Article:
It’s no secret that Tim Frazier and D.J. Newbill are Penn State’s first two options on offense.
Last Thursday against Michigan State, though, they were the Nittany Lions’ only options.
The backcourt duo combined to score Penn State’s first 16 points and accounted for 58 percent of the team’s points in the game, a formula that didn’t work in the loss to the Spartans and hasn’t worked all season.
The Lions are 2-6 this season when just two players score in double figures. Both wins came with Frazier and Newbill carrying the load — in the season opener against Wagner and in the third game of the season against Penn.
“We need a third-leading scorer,” Penn State coach Patrick Chambers said on his teleconference Friday. “If we don’t get a third-leading scorer in double digits, you see the result.”
The Lions (12-11, 3-7) will try to find that balance offensively against Illinois (13-10, 2-8) in a Big Ten matchup on Sunday at 4:15 p.m. at the Bryce Jordan Center.
The Fighting Illini have lost eight straight games since beating Penn State 75-55 in their first matchup on Jan. 4. Illinois held the Lions to a season-low point total in that game, limiting Frazier and Newbill to a combined 17 points.
Penn State will need contributions from its role players to get back on track after the loss to Michigan State snapped its three-game winning streak.
Frazier needs one assist to set the program’s all-time career record. He managed just one assist Thursday to move into a tie with Freddie Barnes with 600.
“It’s a team award, and it goes to all the players I had before me that knocked down shots for me,” Frazier said. “That was probably my role throughout a lot of my years was to get guys open, and I continue to do that now.”
But Chambers also likes to see him look for his shot.
With freshman guard Graham Woodward in the lineup, Frazier can play off the ball, allowing him to become a scorer rather than a facilitator. Frazier admitted he’s had to adjust his mindset to fulfill that role.
“It’s definitely different, man,” Frazier said. “Especially because you go out there for a while you’re just pass, pass, pass, get other guys open and kind of just look for your shot secondly.”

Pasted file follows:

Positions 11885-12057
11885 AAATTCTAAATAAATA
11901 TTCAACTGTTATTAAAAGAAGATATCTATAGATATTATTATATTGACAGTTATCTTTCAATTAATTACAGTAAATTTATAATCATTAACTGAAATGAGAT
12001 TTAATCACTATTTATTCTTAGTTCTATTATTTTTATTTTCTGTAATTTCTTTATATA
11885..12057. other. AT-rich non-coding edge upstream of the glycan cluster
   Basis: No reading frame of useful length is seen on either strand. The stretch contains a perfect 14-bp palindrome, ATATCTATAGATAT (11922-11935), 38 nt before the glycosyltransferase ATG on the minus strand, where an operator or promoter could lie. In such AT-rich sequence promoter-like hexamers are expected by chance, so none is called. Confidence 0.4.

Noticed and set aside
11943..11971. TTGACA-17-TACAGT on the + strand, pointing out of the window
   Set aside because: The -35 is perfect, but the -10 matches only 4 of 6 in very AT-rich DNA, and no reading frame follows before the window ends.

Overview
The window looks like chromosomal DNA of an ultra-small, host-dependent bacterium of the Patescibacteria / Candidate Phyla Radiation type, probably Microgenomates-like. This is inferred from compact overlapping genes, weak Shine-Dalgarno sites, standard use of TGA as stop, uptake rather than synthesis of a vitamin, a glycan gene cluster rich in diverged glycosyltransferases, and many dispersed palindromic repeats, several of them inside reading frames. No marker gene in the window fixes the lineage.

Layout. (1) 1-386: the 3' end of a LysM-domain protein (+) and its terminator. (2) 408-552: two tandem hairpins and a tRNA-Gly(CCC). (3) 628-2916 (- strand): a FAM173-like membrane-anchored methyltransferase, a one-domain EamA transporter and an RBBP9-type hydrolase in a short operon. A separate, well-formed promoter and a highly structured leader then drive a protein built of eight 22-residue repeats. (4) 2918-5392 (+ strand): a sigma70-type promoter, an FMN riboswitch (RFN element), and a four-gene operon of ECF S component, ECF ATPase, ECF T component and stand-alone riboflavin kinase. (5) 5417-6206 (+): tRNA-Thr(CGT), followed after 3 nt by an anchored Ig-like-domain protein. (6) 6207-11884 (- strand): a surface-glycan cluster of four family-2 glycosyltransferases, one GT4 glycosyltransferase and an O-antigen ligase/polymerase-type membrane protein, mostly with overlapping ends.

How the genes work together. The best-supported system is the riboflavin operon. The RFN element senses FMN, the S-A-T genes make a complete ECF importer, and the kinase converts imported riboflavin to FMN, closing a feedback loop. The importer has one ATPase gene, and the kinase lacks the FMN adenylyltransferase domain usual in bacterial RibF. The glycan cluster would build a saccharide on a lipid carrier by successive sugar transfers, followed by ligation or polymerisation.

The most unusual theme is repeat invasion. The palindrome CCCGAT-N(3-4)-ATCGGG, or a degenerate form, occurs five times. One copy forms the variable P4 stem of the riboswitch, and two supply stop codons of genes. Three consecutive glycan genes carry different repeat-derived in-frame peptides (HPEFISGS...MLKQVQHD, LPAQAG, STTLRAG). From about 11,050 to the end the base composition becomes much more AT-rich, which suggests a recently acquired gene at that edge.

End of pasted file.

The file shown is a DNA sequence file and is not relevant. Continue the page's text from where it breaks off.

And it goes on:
Chambers said Frazier looks more comfortable as Penn State enters the final stretch of the season.
That was clear against the Spartans when Frazier scored a game-high 22 points on 9-for-14 shooting, including 3-for-4 from beyond the arc. Frazier found his rhythm early and stayed hot the rest of the night. He connected on a runner to get Penn State on the board, drilled a deep pull-up and used a shot fake to set up an easy drive to the basket in the first five minutes.
“He’s just out there playing, and I think you saw that last night,” Chambers said. “He’s 3-for-4 from 3; he hasn’t shot like that in a long time.”
The coach has been impressed by Newbill’s play as well.
The redshirt junior guard was spectacular during the Lions’ three-game win streak, averaging 20 points per game. He carried Penn State down the stretch and hit the game-winner to cap a brilliant 25-point performance in an overtime win over Ohio State.
He stayed aggressive against Michigan State, attacking the rim possession after possession to try to spark the listless Penn State offense. Newbill struggled from the field, shooting 5-for-18 and going 0-for-7 from 3-point range.
Newbill finished with 17 points, thanks to a 7-for-8 performance at the free-throw line.
“He’s been very steady,” Chambers said. “His production — not just scoring, but rebounds and doing all the little things for this team.
“And then off the floor, he’s more vocal and a more determined D.J. Newbill, who is trying to help Tim Frazier lead this team to places we haven’t seen in years.”
Newbill ranks third in the Big Ten in scoring with 17.6 points per game. Frazier, who’s averaging 16.4, is seventh, making Penn State the only team with two players in the top 10.
They’ve been a dynamic backcourt duo for the Lions. But they can’t do it alone.
“Guys got to step up and help him and D.J. out a little bit,” Chambers said.